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Re: [SCA-Milliners] Polish headdress

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  • wheezul@canby.com
    ... Our emails crossed, so now I see you are early 16th century. The veiling over the face is also common in the Germanic lands, especially if the sitter is
    Message 1 of 17 , Sep 26, 2007
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      > Yes Mistress. A drawing of this headdress is in I believe 2 of the
      > Polish clothing books that I have. I have a photo of a period
      > painting showing a mother and daughters in something similar but the
      > strap under the chin comes up over the mouth. The figures are so
      > small you lose the detail.

      Our emails crossed, so now I see you are early 16th century. The veiling
      over the face is also common in the Germanic lands, especially if the
      sitter is intended to be shown in church or performing some devotion.
      >
      > Would something like this be starched to hold it's shape and if so
      > what was used as starch in period?

      There has been quite a bit of research done on the German headdresses.
      While I don't know what starch was used, one German woman left behind in
      her will/inventory a box with starch and special sponges for the upkeep of
      the fancy linen over veils.

      The extant cap I shared in the last email is of gold thread, so the cap
      itself probably has some degree of stiffness. The back part is padded or
      a felted shape, covered with the decorative work. Grimm's Worterbuch
      (Dictionary) leaves us with a lovely quote that says that girls in
      mid-16th century Germany would walk though the town making the cap padding
      by pulling together cotton (yes, cotton).

      Now that I think about it, padded rolls, and caps with round halo type
      padding on the back are seen in somewhat various form throughout Europe.

      >
      > One of the biggest drawbacks in having a Polish persona is that there
      > aren't alot of, shall we say, reliable resources. Alot are from
      > Victorian age artists. but I have also found the Polish Victorian
      > artists to be fairly accurate when I have finally come across
      > documentation. Without more documentation I would never enter this in
      > an A&S competition for instance but I would like to use as part of my
      > usual garb. Plus the lack of documentation is an excellent opening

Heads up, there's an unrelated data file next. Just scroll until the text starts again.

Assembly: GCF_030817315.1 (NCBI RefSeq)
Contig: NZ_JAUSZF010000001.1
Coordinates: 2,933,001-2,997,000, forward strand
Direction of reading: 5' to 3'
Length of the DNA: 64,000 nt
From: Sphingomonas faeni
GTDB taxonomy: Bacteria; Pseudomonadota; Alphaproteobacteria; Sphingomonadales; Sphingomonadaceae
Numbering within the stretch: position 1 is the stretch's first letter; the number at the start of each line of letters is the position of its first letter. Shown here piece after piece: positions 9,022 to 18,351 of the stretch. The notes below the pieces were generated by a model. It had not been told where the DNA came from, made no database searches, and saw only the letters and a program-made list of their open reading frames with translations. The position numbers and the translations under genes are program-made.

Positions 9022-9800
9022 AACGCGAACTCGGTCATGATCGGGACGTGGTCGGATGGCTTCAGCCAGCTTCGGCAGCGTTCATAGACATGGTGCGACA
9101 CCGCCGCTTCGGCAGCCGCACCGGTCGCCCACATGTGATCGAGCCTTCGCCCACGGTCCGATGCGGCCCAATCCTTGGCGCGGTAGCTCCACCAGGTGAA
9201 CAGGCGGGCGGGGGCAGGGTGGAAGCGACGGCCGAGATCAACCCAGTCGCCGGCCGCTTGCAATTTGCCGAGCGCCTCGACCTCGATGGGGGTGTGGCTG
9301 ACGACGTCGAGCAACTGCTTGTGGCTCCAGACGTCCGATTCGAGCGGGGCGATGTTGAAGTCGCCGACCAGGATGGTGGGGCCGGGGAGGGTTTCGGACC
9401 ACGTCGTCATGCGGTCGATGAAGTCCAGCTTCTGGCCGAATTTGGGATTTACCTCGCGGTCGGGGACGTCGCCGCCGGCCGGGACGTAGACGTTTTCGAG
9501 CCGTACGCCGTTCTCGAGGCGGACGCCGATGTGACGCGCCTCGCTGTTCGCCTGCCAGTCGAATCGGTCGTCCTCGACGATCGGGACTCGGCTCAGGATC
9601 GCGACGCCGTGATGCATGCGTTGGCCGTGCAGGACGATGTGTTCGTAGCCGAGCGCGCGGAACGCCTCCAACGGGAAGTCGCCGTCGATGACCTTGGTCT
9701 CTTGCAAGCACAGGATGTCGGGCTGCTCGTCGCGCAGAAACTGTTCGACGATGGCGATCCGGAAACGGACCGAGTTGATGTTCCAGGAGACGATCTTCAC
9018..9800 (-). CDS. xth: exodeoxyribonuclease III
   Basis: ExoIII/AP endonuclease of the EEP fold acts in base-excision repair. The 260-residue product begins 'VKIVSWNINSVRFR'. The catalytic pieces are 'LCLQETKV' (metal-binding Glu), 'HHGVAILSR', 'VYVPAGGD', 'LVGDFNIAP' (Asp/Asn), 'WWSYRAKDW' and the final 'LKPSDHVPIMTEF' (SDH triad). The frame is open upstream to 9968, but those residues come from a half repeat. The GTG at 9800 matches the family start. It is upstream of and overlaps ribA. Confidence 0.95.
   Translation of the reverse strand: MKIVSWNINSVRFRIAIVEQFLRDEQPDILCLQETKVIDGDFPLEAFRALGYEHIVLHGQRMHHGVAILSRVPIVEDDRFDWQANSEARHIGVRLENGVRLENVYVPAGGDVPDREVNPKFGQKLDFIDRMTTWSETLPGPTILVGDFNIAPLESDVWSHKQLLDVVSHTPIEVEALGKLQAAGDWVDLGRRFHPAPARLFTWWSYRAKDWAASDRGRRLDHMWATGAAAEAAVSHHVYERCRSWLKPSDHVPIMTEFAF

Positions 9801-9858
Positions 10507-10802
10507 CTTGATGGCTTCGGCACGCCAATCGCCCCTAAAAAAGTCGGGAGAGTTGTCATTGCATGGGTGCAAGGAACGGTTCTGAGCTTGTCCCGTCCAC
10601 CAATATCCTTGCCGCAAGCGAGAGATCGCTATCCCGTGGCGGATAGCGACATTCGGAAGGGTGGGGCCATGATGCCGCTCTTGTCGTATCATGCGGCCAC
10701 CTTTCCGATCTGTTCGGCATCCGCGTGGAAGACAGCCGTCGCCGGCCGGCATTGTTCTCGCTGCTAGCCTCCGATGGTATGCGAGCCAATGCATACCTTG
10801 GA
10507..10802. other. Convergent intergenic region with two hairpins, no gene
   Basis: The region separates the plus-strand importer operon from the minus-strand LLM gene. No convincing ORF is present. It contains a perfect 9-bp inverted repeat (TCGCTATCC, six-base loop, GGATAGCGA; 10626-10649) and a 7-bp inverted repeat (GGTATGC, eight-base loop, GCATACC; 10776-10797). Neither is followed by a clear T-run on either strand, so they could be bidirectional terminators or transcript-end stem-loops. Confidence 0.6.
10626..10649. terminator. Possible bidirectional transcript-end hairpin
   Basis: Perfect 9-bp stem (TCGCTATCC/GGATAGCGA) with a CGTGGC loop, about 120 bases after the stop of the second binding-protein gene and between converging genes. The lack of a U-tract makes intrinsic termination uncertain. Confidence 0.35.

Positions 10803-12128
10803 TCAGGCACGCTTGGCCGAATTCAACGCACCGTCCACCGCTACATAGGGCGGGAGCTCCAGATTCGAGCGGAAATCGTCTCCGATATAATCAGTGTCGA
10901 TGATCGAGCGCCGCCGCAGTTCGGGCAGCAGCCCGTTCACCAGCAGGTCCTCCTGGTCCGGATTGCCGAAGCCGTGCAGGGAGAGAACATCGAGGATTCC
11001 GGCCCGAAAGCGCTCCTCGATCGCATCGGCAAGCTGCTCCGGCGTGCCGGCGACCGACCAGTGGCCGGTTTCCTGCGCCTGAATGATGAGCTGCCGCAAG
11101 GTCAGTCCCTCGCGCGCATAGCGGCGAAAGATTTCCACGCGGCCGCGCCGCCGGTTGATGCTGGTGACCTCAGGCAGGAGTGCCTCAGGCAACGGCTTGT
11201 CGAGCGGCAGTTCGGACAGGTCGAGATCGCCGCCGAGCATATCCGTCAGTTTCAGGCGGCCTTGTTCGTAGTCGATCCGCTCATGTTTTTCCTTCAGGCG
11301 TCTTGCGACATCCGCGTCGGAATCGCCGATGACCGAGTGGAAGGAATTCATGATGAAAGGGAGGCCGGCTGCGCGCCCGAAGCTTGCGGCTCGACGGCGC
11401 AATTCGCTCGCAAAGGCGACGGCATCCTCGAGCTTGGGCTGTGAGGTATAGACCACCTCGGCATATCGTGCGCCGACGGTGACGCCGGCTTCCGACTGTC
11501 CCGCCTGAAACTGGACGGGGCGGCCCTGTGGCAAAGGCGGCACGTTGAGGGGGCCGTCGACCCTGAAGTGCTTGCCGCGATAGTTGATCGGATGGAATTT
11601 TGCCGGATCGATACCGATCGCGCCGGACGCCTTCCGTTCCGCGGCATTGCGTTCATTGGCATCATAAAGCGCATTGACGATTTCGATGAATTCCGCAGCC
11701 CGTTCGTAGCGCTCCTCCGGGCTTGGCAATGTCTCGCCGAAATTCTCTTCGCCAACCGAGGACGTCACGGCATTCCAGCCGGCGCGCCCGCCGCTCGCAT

> and opportunity for me to explain and talk more about Poland.

      Magdalena, have you signed on to the SIG yahoo group (Slavic Interest
      Group)? I know Countess Illaria and Earl Edward of An Tir just came back
      from an extensive trip through Poland. Earl Edward has a late 16th
      century persona and he can't stop talking about all of the cool things
      they saw (and photographed!) there. Further, there are folks there, I
      think, that can also read Polish. I haven't been there too long, so I
      didn't recognize your name, but that could just be me :)

      It seems like there is a lot of stuff heading out of Eastern Europe these
      days. I would think it would be beneficial to gather the names of Polish
      museums, see if they have websites, and see if they have published new
      exhibition catalogs. Maybe then you might be able to start to identify
      the redrawings with the real artwork, if it survived World War II. (It
      probably did.)

      Katherine

      > YIS
      > Magdalena
      >
      > PS I was off by a 100 years. My persona is early 1500's or 16th C
      > (it's late)
      >
      >
      >
      >
    • panimagdalena56
      ... album for anyone who would like to take a look. ... Interest Group)? Yes. I have been a member for a few years. I am focusing on women s clothing. There is
      Message 2 of 17 , Sep 27, 2007
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        >I have posted a few pictures I found in my books. It's in my photo
        album for anyone who would like to take a look.

        > Magdalena, have you signed on to the SIG yahoo group (Slavic
        Interest Group)?
        Yes. I have been a member for a few years. I am focusing on women's
        clothing. There is a good focus on men's and the Hussar clothing but
        little on women's. I've done letnik (a Polish dress) instructions
        too.

        I read a bit of Polish myself with the help of a dictionary and my